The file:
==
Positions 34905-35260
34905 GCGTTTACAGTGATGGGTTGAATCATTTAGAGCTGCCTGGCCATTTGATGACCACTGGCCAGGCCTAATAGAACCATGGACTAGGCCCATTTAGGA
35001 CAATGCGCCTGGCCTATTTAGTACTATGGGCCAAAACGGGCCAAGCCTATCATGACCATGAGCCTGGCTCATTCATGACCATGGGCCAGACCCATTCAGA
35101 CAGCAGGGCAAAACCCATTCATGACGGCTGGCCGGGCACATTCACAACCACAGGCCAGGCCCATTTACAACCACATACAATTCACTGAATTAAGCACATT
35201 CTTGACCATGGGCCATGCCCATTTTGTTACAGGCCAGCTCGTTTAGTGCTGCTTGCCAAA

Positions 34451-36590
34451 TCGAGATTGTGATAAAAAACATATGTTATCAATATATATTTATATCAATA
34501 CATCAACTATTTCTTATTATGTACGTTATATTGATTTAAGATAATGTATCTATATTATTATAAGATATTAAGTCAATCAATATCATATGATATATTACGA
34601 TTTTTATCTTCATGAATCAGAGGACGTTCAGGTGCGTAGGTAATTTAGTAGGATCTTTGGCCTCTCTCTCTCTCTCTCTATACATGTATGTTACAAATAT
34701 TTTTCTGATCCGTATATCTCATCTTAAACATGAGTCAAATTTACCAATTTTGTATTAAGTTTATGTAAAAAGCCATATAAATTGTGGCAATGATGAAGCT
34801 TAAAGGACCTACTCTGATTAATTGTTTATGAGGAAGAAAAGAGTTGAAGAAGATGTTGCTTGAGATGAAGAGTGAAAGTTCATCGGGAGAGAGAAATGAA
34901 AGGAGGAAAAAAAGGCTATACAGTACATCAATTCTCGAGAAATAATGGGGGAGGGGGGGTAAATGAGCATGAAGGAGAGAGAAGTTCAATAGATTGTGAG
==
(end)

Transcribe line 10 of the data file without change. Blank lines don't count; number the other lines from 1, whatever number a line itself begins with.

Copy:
34701 TTTTCTGATCCGTATATCTCATCTTAAACATGAGTCAAATTTACCAATTTTGTATTAAGTTTATGTAAAAAGCCATATAAATTGTGGCAATGATGAAGCT